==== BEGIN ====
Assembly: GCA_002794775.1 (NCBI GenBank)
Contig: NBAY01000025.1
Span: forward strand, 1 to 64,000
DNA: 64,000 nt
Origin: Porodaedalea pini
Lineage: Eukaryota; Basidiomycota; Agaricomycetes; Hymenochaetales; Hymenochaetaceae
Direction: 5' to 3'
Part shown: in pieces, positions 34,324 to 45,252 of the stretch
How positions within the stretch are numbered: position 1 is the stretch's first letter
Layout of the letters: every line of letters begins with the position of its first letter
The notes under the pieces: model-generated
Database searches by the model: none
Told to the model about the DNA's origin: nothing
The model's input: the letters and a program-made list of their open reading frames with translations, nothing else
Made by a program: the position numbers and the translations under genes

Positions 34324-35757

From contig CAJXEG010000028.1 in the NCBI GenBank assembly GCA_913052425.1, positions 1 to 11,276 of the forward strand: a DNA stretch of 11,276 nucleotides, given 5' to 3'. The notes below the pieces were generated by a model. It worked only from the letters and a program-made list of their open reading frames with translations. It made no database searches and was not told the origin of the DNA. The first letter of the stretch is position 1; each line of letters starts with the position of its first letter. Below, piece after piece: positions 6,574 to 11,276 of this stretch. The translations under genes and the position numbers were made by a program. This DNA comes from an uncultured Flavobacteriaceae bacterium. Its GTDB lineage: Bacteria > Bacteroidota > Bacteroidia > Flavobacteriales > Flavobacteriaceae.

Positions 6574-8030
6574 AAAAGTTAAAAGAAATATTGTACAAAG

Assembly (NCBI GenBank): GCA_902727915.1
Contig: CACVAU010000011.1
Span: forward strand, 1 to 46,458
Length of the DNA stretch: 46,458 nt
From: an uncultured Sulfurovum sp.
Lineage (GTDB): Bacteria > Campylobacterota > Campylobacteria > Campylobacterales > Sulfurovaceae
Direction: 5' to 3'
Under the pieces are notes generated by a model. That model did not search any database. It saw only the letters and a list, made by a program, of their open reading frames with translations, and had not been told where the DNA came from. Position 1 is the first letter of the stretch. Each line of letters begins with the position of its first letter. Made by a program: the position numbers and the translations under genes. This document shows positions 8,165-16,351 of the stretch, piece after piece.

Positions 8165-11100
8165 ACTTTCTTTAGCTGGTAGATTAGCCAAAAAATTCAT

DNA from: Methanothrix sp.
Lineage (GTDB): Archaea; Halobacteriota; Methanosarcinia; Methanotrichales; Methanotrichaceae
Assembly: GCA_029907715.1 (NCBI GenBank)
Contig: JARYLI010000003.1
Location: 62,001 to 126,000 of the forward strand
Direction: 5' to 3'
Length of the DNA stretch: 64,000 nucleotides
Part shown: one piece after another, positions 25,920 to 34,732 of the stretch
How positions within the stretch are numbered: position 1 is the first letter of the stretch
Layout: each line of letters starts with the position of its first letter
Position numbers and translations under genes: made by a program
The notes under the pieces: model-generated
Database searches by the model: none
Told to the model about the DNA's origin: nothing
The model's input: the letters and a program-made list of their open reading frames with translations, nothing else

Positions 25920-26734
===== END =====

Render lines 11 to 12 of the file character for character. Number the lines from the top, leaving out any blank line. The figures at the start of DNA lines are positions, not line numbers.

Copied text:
The notes under the pieces: model-generated
Database searches by the model: none